Home News Fed Chairman Powell warns that long downturn would mean severe damage

Fed Chairman Powell warns that long downturn would mean severe damage

Official portrait of Governor Jerome H. Powell. Mr. Powell took office on May 25, 2012, to fill an unexpired term ending January 31, 2014. For more information, visit http://www.federalreserve.gov/aboutthefed/bios/board/powell.htm

WASHINGTON (AP) — Federal Reserve Chairman Jerome Powell says the U.S. economy faces a deep downturn with “significant uncertainty” about the timing and strength of a recovery. He warns that the longer the recession lasts, the worse the damage that will be inflicted on the job market and businesses.

Powell stresses in prepared testimony to Congress that the Fed is committed to using all its financial tools to cushion the economic damage from the coronavirus. But he says that until the public is confident the disease has been contained, “a full recovery is unlikely.”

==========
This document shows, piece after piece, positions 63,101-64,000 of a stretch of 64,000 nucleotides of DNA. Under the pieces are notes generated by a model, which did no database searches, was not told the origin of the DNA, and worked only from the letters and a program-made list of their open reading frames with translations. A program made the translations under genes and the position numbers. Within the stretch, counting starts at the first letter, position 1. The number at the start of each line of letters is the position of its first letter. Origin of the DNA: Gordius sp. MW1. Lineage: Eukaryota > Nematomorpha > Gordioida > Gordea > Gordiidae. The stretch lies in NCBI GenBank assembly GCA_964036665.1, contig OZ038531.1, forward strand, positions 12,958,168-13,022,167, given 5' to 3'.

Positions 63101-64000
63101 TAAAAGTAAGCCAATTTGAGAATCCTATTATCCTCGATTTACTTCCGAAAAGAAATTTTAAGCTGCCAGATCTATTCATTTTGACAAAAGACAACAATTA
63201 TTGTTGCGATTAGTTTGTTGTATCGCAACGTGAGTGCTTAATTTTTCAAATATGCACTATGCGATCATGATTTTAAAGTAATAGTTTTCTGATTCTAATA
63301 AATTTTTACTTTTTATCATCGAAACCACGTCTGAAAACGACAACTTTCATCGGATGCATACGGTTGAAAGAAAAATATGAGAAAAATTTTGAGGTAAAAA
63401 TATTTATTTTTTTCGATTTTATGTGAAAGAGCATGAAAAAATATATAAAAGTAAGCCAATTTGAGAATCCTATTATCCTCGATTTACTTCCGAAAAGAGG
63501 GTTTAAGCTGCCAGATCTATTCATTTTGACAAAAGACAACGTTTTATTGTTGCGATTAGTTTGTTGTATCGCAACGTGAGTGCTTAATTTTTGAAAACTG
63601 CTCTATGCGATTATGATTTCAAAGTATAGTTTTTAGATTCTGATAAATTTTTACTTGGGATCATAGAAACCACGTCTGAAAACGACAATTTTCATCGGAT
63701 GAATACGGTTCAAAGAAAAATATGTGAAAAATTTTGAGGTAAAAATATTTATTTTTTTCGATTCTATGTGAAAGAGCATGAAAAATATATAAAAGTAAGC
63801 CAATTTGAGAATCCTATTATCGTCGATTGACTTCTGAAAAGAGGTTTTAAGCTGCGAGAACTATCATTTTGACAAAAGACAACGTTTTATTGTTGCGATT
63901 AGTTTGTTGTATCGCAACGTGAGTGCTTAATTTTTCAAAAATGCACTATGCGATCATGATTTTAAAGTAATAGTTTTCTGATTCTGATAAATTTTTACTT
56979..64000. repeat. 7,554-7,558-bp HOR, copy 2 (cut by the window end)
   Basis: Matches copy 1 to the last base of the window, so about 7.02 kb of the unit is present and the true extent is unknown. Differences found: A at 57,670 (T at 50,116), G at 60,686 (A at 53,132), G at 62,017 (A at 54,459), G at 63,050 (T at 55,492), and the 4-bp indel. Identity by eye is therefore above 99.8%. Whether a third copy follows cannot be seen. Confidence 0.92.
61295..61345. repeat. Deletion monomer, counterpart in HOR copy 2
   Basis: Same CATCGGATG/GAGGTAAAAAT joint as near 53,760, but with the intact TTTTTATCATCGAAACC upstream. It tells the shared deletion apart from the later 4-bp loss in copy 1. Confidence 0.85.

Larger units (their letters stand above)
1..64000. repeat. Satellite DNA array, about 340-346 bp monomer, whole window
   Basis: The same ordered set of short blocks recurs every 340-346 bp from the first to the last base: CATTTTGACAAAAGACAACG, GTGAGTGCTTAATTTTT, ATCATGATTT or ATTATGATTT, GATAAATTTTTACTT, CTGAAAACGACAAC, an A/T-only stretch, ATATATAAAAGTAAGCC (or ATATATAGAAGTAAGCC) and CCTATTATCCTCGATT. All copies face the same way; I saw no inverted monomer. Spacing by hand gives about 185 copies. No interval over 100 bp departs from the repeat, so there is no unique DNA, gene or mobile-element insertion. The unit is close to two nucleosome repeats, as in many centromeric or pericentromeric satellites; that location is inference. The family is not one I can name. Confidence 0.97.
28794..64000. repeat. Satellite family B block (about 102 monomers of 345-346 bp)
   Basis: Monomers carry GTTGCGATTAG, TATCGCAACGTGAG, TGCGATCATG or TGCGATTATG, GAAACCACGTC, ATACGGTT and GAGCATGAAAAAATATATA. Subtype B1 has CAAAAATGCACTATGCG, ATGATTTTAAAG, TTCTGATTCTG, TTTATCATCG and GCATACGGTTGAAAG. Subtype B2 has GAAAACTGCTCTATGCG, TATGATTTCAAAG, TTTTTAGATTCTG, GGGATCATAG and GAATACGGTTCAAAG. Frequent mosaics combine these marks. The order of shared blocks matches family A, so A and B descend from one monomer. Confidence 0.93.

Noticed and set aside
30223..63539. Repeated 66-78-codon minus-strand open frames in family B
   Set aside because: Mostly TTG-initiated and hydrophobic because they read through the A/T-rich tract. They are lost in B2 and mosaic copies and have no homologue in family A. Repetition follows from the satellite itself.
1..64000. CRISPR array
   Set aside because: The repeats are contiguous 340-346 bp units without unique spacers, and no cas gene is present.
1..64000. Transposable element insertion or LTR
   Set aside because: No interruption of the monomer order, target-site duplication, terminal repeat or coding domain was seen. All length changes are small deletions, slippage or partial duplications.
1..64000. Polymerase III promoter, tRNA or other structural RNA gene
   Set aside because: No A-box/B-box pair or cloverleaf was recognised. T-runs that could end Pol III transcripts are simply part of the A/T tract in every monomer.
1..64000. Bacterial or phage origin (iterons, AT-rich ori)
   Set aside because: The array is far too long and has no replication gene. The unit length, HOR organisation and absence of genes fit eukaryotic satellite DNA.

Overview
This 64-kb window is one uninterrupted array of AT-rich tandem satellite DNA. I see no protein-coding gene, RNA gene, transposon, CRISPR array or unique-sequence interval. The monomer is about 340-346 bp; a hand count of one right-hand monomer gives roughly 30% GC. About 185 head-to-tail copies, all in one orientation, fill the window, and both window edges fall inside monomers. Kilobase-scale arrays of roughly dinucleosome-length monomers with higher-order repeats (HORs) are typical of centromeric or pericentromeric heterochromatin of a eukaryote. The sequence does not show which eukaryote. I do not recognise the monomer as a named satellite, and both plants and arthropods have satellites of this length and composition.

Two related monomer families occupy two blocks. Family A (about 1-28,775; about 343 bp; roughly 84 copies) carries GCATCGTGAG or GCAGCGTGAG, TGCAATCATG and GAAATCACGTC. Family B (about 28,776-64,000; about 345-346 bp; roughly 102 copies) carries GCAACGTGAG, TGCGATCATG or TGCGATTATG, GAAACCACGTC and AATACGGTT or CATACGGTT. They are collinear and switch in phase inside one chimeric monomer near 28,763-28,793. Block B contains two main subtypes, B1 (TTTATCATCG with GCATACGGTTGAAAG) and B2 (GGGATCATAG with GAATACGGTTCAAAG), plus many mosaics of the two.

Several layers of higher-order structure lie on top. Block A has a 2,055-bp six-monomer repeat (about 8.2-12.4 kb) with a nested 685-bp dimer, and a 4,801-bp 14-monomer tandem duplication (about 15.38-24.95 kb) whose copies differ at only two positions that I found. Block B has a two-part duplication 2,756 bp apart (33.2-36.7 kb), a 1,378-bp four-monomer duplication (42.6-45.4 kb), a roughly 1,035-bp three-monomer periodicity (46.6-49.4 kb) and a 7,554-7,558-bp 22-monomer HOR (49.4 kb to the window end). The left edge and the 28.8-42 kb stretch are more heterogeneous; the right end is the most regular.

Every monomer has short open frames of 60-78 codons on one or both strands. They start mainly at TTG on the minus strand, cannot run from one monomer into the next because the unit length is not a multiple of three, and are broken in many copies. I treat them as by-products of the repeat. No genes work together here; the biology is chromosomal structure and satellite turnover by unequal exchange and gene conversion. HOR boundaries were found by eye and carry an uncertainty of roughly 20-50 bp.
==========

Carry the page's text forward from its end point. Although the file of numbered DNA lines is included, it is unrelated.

The chairman warns that a prolonged downturn could inflict severe harm, especially to low-income workers who have been hit hardest. Powell is delivering the first of two days of semi-annual congressional testimony, first on Tuesday to the Senate Banking Committee and then on Wednesday to the House Financial Services Committee.


“The longer the downturn lasts, the greater the potential for longer-term damage from permanent job loss and business closures,” Powell says in his Senate testimony. “Long periods of unemployment can erode workers’ skills and hurt their job prospects.”

He notes that the pandemic poses “acute risks” for small businesses.

“If a small or medium-sized business becomes insolvent because the economy recovers too slow, we lose more than just that business,” he says. “These businesses are the heart of our economy and often embody the work of generations.”

The chairman tells lawmakers, “We are committed to using our full range of tools to support the economy and to help assure that the recovery from this difficult period will be as robust as possible.”

In March, the Fed cut its benchmark interest rate to a record low near zero. Last week, it left the rate at that level and signaled that it expected to keep rates at that level through 2022.

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